Wednesday, August 29, 2012

Reviewing the Situation

8 years. Sigh. And still  that smile...



In the weeks following Miracle Monday, I’ve been sifting through completely foreign feelings and ideas. Good news of that scale has NEVER happened to us in oncology world. Only a few days after the scan, I started waking up with questions about what we had seen, what did it mean, how did this happen?
August has not traditionally been a super awesome month at the Casa Camiolo. G remembered the other day that it should have been her “done with chemo” 6 year anniversary…if um, she hadn’t had to be back on chemo again.

Last year I read a book about teaching history in which the author (Bruce Lesh, “Why Don’t You Just Tell Us The Answer?”) talks about having students DO history instead of just being fed dates and facts and yawnfests of boredom. Primary source analysis is one way that Mr. Lesh suggests that students can DO history, and he suggests 3 handy points to consider.

Read the Text. What does it say? (Diminished mass, decreased mass effect, diminished enhancement. Words that do NOT get old).

What is the Context? What facts surround the writing of this document? (TUMOR FREAKING EVERYWHERE. Eight years of roller coaster, more down than up, except for some shaky kind of horizontal kind of leaning over parts. Ahem).

What is the subtext? What is implied, or what is the tone, what is NOT said but said? (this was so much better…how much is so much, really, in the big picture?).

I realized that we compared the scan to May, which was the baseline for this protocol and which I had heard was essentially identical to the tsunami of woe scan that we had in April. I refused to see the May scan, an epic first and a vague attempt to not completely descend into despair.

So I asked about our subtext, how did this scan look in relation to December, the scan that started us back on chemo? What was it NOT saying?

This scan WAS a bit better than December, our doc remembered that and then we checked together when the girls and I were next in clinic. This is a relief.

I am so grateful, so grateful for this time.

I am also aware of the context of this wondrous news…we are a little better than December…which leaves us still with a massive amount of tumor.

This does not diminish the wonder of that day. I still thank God EVERY DAY for this blessing, this time, this time that equals hope.

I think…I only just started seeing people again, I am getting back towards school and now I am running into folks who have prayed for us for so very long, people who are SO HAPPY for us, and I am so happy too…

Is it weird that I feel like I am misleading people or something by not adding in “we still have massive amounts of tumor?” I don’t want people to be like “whaaaat?” if things turn again, or something. I know, I am a psycho.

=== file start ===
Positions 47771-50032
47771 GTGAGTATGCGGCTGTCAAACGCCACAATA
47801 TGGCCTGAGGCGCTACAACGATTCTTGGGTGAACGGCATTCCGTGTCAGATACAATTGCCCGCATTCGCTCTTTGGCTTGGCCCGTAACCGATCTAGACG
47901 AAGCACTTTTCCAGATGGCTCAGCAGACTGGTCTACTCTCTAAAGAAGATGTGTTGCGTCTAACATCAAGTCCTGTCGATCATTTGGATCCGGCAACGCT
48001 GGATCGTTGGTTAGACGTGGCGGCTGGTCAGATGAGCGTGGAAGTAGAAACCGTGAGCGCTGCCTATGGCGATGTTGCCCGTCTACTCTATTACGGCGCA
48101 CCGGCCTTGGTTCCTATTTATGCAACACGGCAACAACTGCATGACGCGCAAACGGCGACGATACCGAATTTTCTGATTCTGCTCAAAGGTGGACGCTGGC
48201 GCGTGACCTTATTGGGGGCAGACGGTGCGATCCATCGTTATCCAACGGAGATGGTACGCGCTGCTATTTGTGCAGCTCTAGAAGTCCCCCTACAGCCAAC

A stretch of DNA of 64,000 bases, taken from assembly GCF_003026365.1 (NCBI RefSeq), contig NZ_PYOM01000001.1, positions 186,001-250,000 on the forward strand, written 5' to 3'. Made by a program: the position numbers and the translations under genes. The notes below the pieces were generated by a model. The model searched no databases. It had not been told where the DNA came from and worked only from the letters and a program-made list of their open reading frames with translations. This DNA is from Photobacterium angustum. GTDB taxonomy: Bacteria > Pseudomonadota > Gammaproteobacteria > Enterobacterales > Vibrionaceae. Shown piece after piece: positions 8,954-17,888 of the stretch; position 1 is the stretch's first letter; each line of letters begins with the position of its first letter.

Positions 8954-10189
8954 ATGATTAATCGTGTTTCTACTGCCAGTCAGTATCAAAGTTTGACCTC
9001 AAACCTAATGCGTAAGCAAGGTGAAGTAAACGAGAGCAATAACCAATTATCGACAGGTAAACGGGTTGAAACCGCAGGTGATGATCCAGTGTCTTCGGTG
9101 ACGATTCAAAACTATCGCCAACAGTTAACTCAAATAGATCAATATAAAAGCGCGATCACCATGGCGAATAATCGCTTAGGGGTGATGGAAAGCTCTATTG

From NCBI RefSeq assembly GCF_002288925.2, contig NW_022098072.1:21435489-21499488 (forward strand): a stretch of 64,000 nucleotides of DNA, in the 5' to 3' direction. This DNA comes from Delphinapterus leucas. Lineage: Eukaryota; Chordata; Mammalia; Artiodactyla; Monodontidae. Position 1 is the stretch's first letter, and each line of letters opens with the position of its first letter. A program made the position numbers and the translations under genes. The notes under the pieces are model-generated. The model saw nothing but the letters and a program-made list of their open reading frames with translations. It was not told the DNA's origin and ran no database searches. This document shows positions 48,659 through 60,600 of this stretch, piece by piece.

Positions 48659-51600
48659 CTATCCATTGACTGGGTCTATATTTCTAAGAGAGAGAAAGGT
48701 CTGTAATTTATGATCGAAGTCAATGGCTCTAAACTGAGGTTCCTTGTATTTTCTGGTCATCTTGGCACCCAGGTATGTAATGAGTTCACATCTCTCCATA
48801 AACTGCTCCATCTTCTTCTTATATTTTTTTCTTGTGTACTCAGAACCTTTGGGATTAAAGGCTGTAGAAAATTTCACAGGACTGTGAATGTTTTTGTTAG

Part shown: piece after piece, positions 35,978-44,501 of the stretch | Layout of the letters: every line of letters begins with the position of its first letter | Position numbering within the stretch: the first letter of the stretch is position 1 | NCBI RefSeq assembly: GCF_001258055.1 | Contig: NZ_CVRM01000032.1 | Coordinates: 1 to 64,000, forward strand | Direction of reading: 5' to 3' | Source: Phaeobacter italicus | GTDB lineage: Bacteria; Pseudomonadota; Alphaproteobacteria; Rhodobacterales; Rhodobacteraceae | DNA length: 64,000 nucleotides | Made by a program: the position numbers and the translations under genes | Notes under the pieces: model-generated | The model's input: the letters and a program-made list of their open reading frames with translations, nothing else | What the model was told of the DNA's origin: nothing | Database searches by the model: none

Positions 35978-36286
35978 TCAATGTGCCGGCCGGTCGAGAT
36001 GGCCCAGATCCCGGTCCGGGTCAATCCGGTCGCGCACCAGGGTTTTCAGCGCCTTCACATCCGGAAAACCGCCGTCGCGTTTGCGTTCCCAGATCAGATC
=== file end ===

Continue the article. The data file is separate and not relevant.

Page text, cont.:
I feel like there is a tiny asterisk that accompanies my happy, and that is bugging me, but I know that in truth most folks didn’t really know how bad things were, most folks don’t really know the scope of things, largely because it’s all insanely complicated and depressing and I am ridiculously shy in real life, so I just make sarcastic snarky commentary instead of real conversation.

Knowing that chemo is working is AWESOME…the text! Context…chemo inherently stinks. Subtext…the unsaid…now we can continue doing this chemo. It’s not like G is all better. And I know how Avastin can sometimes work…or not…but today it IS working and I am clinging to that.

So we find ourselves in an interesting spot. The initial intense shock over our good news has passed, leaving behind a gentle almost-optimism (which is near crazy talk for me, I know you all know that). I still have to follow through on a few of my bargaining with God things, but I am glad to say I have continued to try and make healthy choices for me in other areas (ie no more reading the Blog of Insane Lies About Health. This one actually does take some willpower, righteous anger is often preferable to terror over our medical reality. Ahem.) I am making progress, in teeny tiny increments.

People are so happy for us, and I am too. We have time, and time equals hope. That day, August 6, will ALWAYS be Miracle Monday for us. I needed that pep in my step to get through the half marathon we signed up for in 2 weeks for NF Endurance. I needed the cloud to lift a bit so I could try and focus on the courses I’m teaching this year. I am so grateful for this reprieve.

I think I am just a little scared of happy.

Tomorrow is our 8 year mark. And that, all those years, just…everything…that’s context that weighs heavily some days, even as we feel the sun of hope on our faces.

Eight years ago everything in our world changed forever. Everything. And I am so grateful that we still get to fight.  September 1 starts Pediatric Cancer Awareness month. A lot of my friends don't still get to fight, their battle now is to keep going and to cling to the hope that they will be reunited with their children some day.  I am grateful for time, even as happy scares me.

Fear or not… I may not know how to do happy all that well, but I can do grateful.

And grateful can carry us an awfully long way.

1 comment:

  1. I am so proud of you for not reading those toxic lies.'And for the amazingness of you. I can still hardly believe you RUN. Let alone for ridiculously long distances. Continuing, as always, to keep you all in prayer.